The libertarian case for Clark

Many libertarians and conservatives are not happy with President Bush. They oppose Bush’s war in Iraq for reasons diverse and numerous. They also can’t forgive his profligate spending–especially his education pact with Ted Kennedy and his giant farm bill. And let’s not forget the tariffs his nominally free trade administration placed on steel.

But what alternative is there? Third parties are not serious contenders in American politics. And we’re not about to vote for a Democrat, are we? Well, don’t tell that to the Libertarians for Dean.

As one observer put it, when given a choice of bigger government and war, or bigger government and peace, many libertarians will pick an anti-war Democrat. Bigger government might even be avoided with a Democrat president. The Dean libertarians point out that divided government “historically keeps federal spending down, keeps America out of major military conflicts, and gives bipartisan reform its best chance at long-term survival.”

But Howard Dean won’t be the Democratic candidate for president in 2004. Like John McCain (who won the New Hampshire primary), he’s a maverick outsider squarely at odds with the party establishment–the ones who do the nominating. Dean has reportedly said behind closed doors that he wants to sack DNC Chairman Terry McAuliffe and the Clinton legacy leadership there.

Establishment candidates John Kerry and Joe Lieberman don’t command the kind of enthusiasm necessary to truly challenge George W. Bush. So it looks like the field is ready for a new centrist Democrat who can beat Dean and give the President a run for his money.

This is why many believe retired General Wesley Clark will announce this week his bid for the Democratic nomination. It’s not too late for a real contender to join in; Bill Clinton didn’t enter the Democratic race until about the same time in 1991.

A happy McAuliffe has said, “If he gets in, we would welcome him.” And Bill Clinton panned the fielded candidates last week when he said the national Democratic Party had only “two stars”: his wife Hillary and Wesley Clark. Meanwhile AFSCME, one of the most important labor unions in the country, is delaying its endorsement process as it awaits word from Wesley Clark on whether he will seek the nomination.

Even Howard Dean has gotten the message and has reportedly offered the vice-presidential slot to the former NATO commander, perhaps in a desperate bid to preempt a Clark run. “This is a guy I like a lot,” Dean has said about Clark. “I think he’s certainly going to be on everybody’s list if he’s not the presidential nominee himself.”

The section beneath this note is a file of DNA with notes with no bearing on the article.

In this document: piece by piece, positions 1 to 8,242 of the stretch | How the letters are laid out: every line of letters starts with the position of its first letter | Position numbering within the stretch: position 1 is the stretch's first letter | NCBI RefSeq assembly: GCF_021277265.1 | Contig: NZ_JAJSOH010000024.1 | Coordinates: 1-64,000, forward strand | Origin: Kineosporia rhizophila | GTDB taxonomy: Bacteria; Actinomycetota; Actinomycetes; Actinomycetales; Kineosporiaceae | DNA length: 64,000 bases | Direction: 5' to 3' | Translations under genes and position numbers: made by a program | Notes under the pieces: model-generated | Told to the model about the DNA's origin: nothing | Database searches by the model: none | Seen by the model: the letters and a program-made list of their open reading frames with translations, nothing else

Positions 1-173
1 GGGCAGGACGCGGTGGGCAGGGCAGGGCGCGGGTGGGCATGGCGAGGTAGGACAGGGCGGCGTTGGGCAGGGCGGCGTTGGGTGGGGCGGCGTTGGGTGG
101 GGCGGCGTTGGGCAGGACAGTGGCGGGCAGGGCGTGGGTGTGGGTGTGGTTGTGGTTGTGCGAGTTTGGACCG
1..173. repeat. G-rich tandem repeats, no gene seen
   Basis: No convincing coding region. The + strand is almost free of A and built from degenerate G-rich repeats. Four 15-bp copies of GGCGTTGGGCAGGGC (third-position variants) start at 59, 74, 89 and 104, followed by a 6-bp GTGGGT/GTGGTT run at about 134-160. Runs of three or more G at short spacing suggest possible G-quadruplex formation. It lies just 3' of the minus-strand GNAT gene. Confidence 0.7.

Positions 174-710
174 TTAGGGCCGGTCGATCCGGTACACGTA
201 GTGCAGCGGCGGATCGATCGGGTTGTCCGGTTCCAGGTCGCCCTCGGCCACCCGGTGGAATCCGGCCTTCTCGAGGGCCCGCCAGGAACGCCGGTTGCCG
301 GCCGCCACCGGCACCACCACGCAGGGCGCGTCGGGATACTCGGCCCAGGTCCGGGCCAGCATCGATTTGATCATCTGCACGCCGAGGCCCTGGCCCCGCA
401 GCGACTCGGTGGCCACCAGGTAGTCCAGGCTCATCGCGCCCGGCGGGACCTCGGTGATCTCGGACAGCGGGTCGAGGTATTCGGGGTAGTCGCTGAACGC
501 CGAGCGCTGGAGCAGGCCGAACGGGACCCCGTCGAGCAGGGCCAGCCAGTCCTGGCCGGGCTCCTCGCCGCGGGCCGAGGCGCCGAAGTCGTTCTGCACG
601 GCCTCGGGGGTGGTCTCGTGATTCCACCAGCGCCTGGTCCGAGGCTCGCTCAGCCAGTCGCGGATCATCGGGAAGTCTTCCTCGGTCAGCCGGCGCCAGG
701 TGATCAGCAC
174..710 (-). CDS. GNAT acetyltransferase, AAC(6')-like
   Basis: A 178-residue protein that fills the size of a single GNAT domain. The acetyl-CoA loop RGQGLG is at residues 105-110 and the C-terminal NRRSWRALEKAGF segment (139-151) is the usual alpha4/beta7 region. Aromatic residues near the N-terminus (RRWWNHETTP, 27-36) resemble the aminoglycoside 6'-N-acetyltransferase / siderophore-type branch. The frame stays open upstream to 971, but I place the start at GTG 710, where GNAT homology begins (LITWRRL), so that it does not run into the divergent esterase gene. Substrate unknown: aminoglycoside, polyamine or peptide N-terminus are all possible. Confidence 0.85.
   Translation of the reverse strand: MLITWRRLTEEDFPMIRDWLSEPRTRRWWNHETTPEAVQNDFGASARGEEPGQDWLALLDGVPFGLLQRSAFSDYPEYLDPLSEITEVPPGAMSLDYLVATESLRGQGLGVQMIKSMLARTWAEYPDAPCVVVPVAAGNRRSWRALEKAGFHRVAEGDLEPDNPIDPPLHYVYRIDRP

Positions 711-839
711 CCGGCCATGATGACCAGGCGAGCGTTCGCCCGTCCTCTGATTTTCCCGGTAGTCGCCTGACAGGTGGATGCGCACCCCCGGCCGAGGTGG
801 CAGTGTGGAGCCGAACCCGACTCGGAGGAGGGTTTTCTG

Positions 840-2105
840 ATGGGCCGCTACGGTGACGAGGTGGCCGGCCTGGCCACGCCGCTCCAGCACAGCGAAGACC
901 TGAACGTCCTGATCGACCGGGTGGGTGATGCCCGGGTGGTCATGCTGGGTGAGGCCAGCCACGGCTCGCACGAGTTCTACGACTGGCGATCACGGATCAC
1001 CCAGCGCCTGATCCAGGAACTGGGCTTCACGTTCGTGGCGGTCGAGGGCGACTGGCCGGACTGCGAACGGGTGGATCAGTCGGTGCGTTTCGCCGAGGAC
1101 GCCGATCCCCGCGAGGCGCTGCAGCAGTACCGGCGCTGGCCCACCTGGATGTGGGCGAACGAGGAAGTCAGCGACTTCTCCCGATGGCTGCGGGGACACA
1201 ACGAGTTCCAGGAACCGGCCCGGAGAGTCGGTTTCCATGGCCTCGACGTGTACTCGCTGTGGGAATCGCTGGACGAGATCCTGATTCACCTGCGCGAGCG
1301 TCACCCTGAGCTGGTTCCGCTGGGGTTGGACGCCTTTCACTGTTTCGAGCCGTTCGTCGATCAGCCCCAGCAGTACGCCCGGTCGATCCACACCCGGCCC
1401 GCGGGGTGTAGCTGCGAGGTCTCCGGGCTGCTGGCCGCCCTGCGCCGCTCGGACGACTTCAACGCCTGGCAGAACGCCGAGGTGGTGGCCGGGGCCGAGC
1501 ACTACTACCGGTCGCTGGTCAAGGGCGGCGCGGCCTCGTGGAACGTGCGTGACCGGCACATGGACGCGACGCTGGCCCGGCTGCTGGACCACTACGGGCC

What do we know about Clark? Not much. He has no political record, which is why he would be a valuable candidate against George Bush. He can come up with all of his positions now without the past haunting him.

What we do know about Clark is that unlike Bush and Dean, he gave 34 years of service to the military. Dean doesn’t even have any foreign policy experience; a big minus in a general election against Bush.

We also know Clark has consistently been against the war in Iraq–the main reason why some libertarians are interested in Dean. Unlike Dean, however, Clark’s military credentials give him the credibility to stake out such a position against Bush.

The bottom line is we don’t know much about Clark, and he is likely to be a tax and spend moderate “new Democrat” in the Clinton mold. But if he were to become president, a Republican Congress would hopefully keep his spending in check and keep the Bush tax cut secure. Howard Dean, on the other hand, is running on universal health. Plus, if Clark is anything like Bill Clinton, then he might recognize the importance of free trade, unlike Dean who sees tariffs as tool to promote human rights abroad.

To be clear, I’m not endorsing Clark or any other candidate. What I am saying is that the current field of viable Democratic contenders is weak and hopeless; President Bush could win in a landslide and claim a mandate. It would be healthier for the country if Bush–and his policies like the PATRIOT Act–were credibly challenged in 2004. Wesley Clark is the only one at this point who could really do this.

Although it is certainly too early to tell, I think Bush will ultimately win re-election. But if he doesn’t, would you rather have a President Dean or a President Clark? What’s the worst that can happen? Oh, yeah… a Vice-President Hillary.

Jerry Brito is editor of Brainwash and a student at George Mason University School of Law. His Web site is jerrybrito.com.

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